I have no problem with teachers that choose a different approach to Facebook. If they cannot handle a professional interaction with kids on Facebook, then they shouldn't "friend" them. However, it is absurd to say that nothing good can happen from it.

 

Could you do the same via blogs? Free to set up. Comments/questions can be made.

 

It eliminates all of the downside IMO.

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Could you do the same via blogs? Free to set up. Comments/questions can be made.

 

It eliminates all of the downside IMO.

 

That's what I'm saying. Sure it could be very helpful in some aspects. But the negatives far outway the positives IMO. Other than being able to help students ASAP, I think everything else is negative. Don't get me wrong I do want my students to like me, but I want them to like me because they feel that I have their best interest at heart and that I'm a respectable person and not because I get down on their level by facebooking, texting, etc. with them. Not saying that is what True Blue is doing but we all know of teachers who do this.

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Could you do the same via blogs? Free to set up. Comments/questions can be made.

 

It eliminates all of the downside IMO.

 

My students don't tend to "blog" so, no. Facebook is how students communicate. Also, aren't all blog comments public? Many students don't want others to know that they don't understand something.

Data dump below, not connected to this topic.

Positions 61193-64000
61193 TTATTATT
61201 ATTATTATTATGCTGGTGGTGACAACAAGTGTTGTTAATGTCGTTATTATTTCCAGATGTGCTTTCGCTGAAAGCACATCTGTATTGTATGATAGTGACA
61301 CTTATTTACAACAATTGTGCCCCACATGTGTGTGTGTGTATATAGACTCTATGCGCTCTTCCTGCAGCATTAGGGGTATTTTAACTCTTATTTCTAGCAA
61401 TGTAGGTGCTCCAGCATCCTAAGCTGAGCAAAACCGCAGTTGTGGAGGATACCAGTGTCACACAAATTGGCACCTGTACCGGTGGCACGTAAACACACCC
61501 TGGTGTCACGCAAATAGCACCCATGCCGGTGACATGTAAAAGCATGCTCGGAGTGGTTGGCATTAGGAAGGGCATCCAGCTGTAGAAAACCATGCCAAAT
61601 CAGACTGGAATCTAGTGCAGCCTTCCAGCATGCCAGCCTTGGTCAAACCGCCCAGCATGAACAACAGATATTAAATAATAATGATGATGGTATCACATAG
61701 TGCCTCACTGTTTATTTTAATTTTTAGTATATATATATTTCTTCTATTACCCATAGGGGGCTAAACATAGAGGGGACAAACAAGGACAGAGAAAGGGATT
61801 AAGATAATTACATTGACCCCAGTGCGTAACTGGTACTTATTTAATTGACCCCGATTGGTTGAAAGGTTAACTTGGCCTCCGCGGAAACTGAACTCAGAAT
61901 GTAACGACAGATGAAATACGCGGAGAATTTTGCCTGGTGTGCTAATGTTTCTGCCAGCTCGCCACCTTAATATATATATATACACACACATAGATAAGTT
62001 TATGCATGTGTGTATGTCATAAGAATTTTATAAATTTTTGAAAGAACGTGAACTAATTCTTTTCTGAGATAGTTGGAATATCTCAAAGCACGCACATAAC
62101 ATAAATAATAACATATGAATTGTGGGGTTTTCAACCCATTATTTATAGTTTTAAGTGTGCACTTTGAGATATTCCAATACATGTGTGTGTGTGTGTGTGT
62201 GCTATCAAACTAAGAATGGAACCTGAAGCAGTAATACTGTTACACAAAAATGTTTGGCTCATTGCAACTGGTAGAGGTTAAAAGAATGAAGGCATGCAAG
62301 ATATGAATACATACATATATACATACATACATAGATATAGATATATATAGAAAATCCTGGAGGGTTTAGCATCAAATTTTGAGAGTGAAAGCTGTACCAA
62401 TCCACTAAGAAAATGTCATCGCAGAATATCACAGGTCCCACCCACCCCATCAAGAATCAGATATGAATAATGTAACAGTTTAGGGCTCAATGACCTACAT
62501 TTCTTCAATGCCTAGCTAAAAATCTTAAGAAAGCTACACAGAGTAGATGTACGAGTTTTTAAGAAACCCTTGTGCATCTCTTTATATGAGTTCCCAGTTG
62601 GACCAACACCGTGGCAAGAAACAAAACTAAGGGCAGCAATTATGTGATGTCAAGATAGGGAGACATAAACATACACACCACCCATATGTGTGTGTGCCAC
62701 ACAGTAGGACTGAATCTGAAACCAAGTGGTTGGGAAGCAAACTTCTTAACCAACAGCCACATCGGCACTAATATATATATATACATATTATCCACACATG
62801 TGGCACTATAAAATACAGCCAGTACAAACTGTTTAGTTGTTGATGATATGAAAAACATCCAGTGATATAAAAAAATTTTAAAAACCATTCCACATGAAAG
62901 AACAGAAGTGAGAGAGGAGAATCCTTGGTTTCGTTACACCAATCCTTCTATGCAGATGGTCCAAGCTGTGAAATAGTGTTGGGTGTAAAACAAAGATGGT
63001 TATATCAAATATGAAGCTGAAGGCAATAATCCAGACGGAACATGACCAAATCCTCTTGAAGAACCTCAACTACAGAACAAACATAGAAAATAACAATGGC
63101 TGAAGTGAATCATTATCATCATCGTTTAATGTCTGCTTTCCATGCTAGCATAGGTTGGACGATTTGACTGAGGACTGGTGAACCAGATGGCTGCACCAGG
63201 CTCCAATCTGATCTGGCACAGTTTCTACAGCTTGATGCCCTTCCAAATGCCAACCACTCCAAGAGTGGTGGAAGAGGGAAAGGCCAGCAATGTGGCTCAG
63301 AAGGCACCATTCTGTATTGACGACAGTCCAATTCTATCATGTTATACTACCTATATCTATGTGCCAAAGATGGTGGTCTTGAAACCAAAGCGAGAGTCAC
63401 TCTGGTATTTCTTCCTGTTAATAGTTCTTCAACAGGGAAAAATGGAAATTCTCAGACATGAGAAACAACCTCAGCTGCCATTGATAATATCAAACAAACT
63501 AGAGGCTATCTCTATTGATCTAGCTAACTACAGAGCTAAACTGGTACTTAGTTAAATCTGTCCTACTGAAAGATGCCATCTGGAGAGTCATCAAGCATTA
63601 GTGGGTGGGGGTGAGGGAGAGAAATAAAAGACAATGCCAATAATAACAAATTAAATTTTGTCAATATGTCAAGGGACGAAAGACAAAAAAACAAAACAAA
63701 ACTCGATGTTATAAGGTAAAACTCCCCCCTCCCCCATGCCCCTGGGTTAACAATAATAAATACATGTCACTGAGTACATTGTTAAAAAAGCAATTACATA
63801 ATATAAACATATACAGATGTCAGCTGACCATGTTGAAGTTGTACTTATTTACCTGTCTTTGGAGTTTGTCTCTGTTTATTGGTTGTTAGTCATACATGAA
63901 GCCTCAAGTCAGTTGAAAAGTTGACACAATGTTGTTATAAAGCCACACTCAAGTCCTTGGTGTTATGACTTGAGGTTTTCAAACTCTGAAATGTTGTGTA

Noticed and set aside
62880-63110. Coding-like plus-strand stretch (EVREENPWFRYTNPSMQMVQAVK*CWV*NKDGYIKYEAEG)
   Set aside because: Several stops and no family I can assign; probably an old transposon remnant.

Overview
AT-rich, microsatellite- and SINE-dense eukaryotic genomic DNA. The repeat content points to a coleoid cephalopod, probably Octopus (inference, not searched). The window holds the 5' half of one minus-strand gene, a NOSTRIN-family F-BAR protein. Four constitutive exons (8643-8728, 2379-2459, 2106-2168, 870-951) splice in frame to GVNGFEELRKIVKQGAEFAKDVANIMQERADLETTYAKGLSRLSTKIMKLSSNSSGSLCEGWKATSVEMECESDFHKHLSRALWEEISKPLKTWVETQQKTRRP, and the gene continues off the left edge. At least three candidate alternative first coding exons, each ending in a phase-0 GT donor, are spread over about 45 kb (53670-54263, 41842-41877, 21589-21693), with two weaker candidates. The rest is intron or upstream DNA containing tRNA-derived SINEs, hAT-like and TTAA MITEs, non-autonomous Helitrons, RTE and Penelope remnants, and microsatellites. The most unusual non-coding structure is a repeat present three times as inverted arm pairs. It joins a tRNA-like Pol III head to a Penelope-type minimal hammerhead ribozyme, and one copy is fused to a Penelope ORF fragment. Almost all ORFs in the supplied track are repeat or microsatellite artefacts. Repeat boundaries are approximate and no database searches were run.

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My students don't tend to "blog" so, no. Facebook is how students communicate. Also, aren't all blog comments public? Many students don't want others to know that they don't understand something.

 

Are you not the least bit afraid of the types of things students could do on FB to get you in trouble? Can I get your age bracket?

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My students don't tend to "blog" so, no. Facebook is how students communicate. Also, aren't all blog comments public? Many students don't want others to know that they don't understand something.

 

If I'm a student and my goal is to find information that my teacher so kindly makes available I'm going to go to where that info is.

 

As to your last point, I suggest they send an email. FB isn't the vehicle for private comments.

 

I see nothing that FB offers that cannot be easily handled in another manner.

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If I'm a student and my goal is to find information that my teacher so kindly makes available I'm going to go to where that info is.

 

As to your last point, I suggest they send an email. FB isn't the vehicle for private comments.

 

I see nothing that FB offers that cannot be easily handled in another manner.

 

That's fine if you or others want to do it that way. Students are already ON Facebook. They don't have to go someplace else for help.

 

One thing that works great for me is that I have my inbox messages sent to my phone. As a result, no matter where I am at, when students (or friends) send me messages, I get a text that I can respond to immediately.